Equal parts guard dog and personal photographer, it's a camera with a quirky name that is focused as much on home security and peace of mind as it is on life logging and its creators are hoping it can crowdfund its way into consumers' homes.
As a proposition, the Butterfleye is quite clever as it manages to tap into a number of emerging consumer tech trends -- the quantified self, smart homes, life logging and the selfie. And of course, there's an app involved.
A small, wireless, battery-powered stills and video camera with some clever algorithms and technologies running in the background, the butterfleye is there to inconspicuously and automatically capture all of those Kodak moments that life throws forth. No need to reach for the DSLR, camcorder or smartphone, the Butterfleye ‘recognizes' when something's happening and starts snapping.
It also eradicates the current photo-based problems of group shots that are always missing one person -- the one holding the camera; and worse still, the posed shots when the camera is on a timer and everyone has 10 seconds to get into position.
The Butterfleye's shots should always be clear and in focus too. It packs a proximity sensor, has facial recognition for pulling focus, and is calibrated to shoot in low light without a flash.
The stills and HD videos it captures are saved to its internal disk and can also be uploaded to the cloud. The device's makers will be offering cloud storage as an optional extra when the camera officially goes on sale in 2015.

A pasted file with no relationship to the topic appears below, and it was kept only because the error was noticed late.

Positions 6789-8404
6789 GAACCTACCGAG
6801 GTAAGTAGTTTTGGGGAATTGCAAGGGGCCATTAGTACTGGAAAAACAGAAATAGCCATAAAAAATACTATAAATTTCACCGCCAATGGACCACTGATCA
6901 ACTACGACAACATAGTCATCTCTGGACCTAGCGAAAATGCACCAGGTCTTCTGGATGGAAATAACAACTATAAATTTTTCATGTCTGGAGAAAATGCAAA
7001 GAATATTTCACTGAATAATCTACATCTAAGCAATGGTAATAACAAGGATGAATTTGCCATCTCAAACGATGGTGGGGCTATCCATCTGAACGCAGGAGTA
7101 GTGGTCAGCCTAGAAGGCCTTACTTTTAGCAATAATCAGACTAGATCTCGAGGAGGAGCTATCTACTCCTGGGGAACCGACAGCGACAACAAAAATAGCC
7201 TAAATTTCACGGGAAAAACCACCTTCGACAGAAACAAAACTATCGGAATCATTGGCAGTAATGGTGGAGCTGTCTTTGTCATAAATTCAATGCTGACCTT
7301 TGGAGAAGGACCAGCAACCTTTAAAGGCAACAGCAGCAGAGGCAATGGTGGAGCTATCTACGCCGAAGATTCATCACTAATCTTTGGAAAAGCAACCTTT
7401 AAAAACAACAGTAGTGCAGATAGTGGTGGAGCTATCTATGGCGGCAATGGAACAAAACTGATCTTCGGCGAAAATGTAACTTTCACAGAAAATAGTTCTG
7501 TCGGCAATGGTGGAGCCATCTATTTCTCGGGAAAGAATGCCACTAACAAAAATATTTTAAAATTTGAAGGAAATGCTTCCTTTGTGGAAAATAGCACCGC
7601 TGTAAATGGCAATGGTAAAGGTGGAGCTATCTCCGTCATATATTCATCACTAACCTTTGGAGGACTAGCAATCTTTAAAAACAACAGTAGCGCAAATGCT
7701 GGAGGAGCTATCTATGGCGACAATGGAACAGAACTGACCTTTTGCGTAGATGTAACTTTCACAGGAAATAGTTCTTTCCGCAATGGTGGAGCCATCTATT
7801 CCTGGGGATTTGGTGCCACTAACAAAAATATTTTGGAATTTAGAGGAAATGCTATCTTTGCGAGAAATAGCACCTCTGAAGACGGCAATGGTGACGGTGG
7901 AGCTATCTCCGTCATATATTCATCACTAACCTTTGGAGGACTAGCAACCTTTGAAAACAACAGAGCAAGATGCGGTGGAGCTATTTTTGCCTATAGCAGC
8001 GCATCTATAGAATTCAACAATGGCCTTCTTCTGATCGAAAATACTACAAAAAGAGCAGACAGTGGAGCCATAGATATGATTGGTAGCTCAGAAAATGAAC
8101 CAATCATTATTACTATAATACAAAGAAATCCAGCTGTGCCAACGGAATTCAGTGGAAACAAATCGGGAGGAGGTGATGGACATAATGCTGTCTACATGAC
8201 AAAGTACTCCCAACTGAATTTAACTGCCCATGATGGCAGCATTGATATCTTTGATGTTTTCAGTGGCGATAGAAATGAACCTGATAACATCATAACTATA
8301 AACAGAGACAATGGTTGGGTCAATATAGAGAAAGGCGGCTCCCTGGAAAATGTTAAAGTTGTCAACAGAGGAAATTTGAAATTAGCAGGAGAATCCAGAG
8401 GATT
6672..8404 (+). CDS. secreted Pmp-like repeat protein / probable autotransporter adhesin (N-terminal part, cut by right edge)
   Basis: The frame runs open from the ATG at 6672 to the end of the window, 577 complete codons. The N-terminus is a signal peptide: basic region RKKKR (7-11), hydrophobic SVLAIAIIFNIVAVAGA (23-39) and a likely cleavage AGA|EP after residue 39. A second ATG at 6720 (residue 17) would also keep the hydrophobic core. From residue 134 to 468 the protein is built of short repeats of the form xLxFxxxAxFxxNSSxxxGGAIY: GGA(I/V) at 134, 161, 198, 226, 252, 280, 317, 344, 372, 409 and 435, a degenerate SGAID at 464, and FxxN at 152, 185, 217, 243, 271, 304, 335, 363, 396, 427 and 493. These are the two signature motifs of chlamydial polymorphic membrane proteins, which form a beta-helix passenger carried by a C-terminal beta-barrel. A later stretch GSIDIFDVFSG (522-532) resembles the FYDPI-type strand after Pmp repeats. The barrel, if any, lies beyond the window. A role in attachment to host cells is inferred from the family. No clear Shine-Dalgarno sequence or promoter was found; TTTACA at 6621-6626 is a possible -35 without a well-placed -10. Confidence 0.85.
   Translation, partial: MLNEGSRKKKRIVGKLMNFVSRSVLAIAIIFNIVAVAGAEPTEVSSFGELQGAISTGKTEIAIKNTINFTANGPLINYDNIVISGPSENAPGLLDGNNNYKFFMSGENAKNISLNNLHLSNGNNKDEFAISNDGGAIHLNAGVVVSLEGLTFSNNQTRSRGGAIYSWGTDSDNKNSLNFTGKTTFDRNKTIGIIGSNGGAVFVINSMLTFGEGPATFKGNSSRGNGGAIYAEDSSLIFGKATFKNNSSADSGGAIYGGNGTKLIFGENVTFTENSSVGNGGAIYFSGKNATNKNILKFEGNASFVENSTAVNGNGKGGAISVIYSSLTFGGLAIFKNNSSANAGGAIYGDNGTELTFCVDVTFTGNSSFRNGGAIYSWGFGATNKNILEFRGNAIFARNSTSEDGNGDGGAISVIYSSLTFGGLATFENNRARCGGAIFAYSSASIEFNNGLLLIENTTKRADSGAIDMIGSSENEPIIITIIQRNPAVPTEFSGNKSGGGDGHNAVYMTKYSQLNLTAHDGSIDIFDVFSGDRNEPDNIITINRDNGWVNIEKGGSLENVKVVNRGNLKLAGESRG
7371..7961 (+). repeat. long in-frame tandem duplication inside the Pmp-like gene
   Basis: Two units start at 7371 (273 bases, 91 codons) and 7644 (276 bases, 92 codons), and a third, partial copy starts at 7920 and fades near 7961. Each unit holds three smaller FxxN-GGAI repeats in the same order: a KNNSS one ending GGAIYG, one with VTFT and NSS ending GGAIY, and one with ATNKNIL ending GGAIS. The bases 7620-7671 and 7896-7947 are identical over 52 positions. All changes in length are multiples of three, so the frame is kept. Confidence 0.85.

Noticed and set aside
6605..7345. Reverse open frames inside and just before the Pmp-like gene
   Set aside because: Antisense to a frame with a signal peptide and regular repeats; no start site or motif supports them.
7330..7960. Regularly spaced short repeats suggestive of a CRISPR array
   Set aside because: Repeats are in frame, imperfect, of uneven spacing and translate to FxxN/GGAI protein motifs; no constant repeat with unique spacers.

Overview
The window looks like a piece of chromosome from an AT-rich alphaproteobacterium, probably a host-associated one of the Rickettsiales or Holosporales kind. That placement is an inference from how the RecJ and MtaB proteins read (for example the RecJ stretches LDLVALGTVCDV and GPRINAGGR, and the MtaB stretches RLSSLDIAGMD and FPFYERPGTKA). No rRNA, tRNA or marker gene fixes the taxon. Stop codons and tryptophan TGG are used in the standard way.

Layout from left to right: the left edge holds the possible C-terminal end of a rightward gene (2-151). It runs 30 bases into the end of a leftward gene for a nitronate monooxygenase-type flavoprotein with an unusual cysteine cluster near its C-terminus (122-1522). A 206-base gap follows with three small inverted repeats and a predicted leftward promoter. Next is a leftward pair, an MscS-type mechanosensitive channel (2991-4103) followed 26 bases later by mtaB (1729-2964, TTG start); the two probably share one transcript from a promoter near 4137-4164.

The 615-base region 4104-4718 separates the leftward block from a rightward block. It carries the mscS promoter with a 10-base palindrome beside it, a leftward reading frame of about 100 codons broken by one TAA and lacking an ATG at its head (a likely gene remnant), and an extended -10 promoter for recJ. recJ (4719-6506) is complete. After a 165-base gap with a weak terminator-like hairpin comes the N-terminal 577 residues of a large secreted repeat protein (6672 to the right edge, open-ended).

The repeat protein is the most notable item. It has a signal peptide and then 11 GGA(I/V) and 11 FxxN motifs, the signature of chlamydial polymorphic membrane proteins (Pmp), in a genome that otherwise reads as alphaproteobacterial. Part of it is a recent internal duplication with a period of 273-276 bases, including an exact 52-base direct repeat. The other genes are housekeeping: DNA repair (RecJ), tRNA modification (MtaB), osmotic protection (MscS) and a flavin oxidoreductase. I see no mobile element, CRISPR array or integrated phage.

But regardless of where the snaps are saved, using the supporting iPhone app makes it easy to view and download them again and of course to share them via any number of social networks.
This is all well and good and only a step or two above what a decent smartphone or camera already offers. However, where the butterfleye could come into its own is as a surveillance and remote communication device. Users can get a live video feed of what's happening at home simply by launching the smartphone app, no matter where in the world they are.
"Butterfleye gives you instant access to what's going on in your home no matter where you are. It will not only send you pictures and videos that you can share via social media, but will allow you to take a live look inside your home whenever you want, giving you peace of mind that your loved ones and valuables are safe," said Ben Nader, founder and CEO, Butterfleye.
The same technology that helps the camera recognize when an exciting social happening is unfolding also helps it understand when to snap into action as a surveillance device. Rather than filming constantly day and night, its learning software enables it to understand when people are at home and when they're out.
Its sensors mean that the camera automatically starts snapping and filming again when a person or a pet enters a room that was empty. The device can also be triggered when it registers certain sounds.
And in terms of audio, it can be used for two-way communication. So, like with a long-distance intercom, a user can tune in and talk to and see the rest of the family if stuck in traffic or away on business. And the same goes for uninvited guests. You can ask an intruder what they're doing in your lounge from a safe distance.
This intelligence that allows it to sit dormant or spring into action means that the battery should last a full two weeks between charges and also means that like a smartphone or camera, it could conceivably be used on the go -- say in the garden or at a picnic. Just sit it in a good position and focus on having fun.
The device is already available for pre-order via the company's site for $149, an early adopter special price, $50 less than its planned retail price. As well as snagging preorders that won't be fulfilled for another 12 months, Butterfleye will also be looking to crowdfunding to bring the device to the masses and to increase awareness.